South Korea: Cozy, Affordable ‘imokase’ Restaurants Trending in Seoul
16:00 JST, May 6, 2023
Located in the narrow alleyways of Seoul’s industrial Euljiro district — dubbed “Hipjiro” for its renaissance as a hot spot for younger locals — Joil Food is one of the city’s growing number of popular “imokase” joints.
Stemming from the Japanese term “omakase,” which translates into “leaving it up to you,” an imokase establishment is a small eatery where the chef, who locals call “imo,” serves an affordable meal for customers that varies by season.
Imo means “aunt” in Korean, but it’s a common term people use to address older female servers at small mom-and-pop places.
Formerly a supermarket, Joil Food is a small restaurant with less than five tables run by a woman in her 70s named Yoon So-rae.
Yoon’s menu depends largely on what she has on hand in the kitchen that day. The owner-chef said she can serve gyeranmari (Korean egg roll), hamjeon (egg-battered cooked ham), jjajangmyeon (black bean sauce noodles), kkomak-muchim (seasoned cockles), and dakbokkeumtang (spicy braised chicken breast stew) — all for 40,000 won ($30). Her menu course usually ranges between 40,000 won and 60,000 won, she said.
While the food is far from fancy, Joil Food is a must-go spot in the city among the young generation. Among its customers are Daesung of K-pop boy band Big Bang and TV personality Cho Sae-ho. Through it all, Yoon says she’s dumbfounded at the popularity of her restaurant.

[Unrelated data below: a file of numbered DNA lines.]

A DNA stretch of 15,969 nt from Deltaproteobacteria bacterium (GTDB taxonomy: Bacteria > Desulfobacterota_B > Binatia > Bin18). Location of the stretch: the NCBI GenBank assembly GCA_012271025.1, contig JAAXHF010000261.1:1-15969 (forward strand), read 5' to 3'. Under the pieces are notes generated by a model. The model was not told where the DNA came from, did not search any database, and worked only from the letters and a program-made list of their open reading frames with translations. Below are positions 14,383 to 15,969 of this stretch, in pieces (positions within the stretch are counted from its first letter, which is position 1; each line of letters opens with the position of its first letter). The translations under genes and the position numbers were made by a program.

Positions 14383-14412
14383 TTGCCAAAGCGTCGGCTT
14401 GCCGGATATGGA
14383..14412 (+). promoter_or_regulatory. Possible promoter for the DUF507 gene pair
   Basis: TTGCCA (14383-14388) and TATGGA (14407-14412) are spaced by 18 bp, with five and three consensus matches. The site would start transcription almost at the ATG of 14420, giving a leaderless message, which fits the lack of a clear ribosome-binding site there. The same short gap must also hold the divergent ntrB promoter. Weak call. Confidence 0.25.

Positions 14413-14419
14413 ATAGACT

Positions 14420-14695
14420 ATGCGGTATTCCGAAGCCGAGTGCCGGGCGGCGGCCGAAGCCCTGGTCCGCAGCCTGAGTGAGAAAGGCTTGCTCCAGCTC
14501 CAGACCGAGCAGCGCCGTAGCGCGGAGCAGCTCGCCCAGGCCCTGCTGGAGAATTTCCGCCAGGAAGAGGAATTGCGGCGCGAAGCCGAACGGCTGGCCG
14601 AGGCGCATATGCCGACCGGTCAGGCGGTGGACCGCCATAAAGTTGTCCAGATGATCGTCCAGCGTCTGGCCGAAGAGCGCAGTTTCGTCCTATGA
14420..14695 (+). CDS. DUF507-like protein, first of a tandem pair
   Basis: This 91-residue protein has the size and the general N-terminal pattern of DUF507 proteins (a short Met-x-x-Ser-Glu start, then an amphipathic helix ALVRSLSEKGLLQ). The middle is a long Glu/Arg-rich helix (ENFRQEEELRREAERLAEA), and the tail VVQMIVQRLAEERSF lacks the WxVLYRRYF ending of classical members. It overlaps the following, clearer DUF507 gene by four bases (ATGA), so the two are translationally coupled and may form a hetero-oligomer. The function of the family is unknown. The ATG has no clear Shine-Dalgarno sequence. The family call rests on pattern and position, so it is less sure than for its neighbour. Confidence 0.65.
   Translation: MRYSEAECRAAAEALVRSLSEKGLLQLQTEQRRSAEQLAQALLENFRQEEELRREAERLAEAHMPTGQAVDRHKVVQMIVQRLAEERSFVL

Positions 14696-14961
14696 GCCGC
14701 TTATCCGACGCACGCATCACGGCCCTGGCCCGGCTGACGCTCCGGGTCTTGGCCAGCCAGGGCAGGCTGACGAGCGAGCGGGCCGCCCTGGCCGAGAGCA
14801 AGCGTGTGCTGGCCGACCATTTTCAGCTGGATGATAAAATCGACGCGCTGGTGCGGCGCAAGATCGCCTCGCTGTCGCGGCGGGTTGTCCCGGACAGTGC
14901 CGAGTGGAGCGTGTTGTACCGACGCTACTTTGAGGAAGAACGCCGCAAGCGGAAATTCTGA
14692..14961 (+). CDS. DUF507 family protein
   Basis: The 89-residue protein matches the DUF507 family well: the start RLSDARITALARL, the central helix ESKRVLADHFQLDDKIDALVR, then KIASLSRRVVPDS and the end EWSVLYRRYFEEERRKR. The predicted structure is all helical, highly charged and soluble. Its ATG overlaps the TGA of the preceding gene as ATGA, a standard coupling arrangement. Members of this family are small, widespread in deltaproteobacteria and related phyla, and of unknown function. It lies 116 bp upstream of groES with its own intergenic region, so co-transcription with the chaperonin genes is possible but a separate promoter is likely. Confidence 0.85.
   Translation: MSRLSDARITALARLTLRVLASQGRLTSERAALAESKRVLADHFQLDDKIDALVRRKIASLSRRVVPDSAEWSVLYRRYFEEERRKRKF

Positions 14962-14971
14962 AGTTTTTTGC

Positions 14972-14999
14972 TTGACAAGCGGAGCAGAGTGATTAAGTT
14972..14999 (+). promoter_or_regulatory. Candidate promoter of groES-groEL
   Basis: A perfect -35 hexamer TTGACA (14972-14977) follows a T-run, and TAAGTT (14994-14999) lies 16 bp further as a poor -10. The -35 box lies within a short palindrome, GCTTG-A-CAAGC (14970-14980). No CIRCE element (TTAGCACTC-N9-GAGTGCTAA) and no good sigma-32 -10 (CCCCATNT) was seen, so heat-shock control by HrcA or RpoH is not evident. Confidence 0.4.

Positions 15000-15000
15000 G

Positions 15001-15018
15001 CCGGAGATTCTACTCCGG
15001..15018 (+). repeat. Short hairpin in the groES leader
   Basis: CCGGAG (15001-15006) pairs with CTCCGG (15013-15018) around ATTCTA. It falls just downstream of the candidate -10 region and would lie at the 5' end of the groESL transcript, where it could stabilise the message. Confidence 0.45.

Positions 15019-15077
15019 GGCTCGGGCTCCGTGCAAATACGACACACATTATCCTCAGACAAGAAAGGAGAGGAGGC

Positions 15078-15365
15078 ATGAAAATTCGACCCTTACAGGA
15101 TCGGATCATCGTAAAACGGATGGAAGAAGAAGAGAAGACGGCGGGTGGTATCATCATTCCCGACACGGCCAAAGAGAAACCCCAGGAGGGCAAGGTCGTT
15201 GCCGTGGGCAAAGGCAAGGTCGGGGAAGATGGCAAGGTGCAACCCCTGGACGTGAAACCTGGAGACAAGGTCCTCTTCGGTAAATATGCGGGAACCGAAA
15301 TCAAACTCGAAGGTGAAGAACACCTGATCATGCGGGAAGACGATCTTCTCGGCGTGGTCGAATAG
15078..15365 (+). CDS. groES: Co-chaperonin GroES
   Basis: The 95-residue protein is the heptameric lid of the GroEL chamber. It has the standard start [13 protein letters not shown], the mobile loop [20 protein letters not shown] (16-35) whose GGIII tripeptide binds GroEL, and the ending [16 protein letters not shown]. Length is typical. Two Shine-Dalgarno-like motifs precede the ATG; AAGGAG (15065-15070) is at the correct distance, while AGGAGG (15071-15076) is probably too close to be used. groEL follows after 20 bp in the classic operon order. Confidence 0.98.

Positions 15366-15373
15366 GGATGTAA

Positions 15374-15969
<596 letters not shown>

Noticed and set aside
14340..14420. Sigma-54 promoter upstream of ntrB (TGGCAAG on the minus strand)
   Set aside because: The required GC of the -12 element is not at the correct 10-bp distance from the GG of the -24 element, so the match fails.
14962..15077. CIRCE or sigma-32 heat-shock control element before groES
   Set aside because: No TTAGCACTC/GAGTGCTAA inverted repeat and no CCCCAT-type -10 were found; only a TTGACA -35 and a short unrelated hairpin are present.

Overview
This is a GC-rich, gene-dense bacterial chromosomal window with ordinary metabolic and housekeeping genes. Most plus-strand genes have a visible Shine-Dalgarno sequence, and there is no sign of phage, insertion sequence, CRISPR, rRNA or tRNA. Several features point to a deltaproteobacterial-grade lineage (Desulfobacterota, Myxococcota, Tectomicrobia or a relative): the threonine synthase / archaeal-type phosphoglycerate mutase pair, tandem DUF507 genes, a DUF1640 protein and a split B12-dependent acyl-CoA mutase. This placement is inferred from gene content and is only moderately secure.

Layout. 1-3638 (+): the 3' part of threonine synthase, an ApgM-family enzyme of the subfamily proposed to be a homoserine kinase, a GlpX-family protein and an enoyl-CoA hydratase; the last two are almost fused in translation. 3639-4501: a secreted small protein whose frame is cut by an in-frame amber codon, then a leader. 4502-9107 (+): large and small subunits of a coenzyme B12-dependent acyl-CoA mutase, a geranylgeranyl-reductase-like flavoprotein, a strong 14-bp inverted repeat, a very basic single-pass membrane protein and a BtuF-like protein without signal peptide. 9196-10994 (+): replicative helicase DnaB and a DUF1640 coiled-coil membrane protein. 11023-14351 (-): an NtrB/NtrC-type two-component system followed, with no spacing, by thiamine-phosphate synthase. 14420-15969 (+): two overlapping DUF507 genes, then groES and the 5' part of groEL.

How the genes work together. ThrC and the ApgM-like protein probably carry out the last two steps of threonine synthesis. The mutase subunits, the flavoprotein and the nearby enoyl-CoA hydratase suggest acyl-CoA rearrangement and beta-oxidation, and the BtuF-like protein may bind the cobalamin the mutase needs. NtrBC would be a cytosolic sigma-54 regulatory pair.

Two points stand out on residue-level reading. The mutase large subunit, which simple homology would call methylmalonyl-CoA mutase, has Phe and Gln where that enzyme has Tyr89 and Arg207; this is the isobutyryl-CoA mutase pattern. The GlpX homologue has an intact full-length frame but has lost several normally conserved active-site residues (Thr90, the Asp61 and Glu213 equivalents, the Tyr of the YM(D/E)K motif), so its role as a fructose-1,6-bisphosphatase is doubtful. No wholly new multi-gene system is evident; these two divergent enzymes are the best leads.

Yoon thinks the younger generation is turning to imokase, which she defines as simple meals, since anything retro has become trendy on social media. Many of her customers find her restaurant through Instagram, she said.
“Restaurants usually offer fancy dishes and have beautiful interior design, but I think my place can offer a glimpse of the past for the younger generation, who are my main customers,” Yoon told The Korea Herald.
Seoul has seen a rise of imokase, where middle-aged restaurant owners decide on and serve up home-cooked meals for customers, reminiscent of comfort food cooked by a grandmother growing up.
Most imokase customers are in their 20s and 30s, as the food is affordable. Imokase joints also offer diners the unique experience of traveling back in time to the ’80s and ’90s with retro signs, wallpaper and kitchenware. Back then, small restaurants were more common than western-style franchised restaurants.
For Ju Young-eun, a 24-year-old student, the restaurants evoke nostalgia.
“It’s not the kind of food people who live alone can make [at home], and the food they offer reminds me of my mom and the food she prepared just for me,” Ju said.
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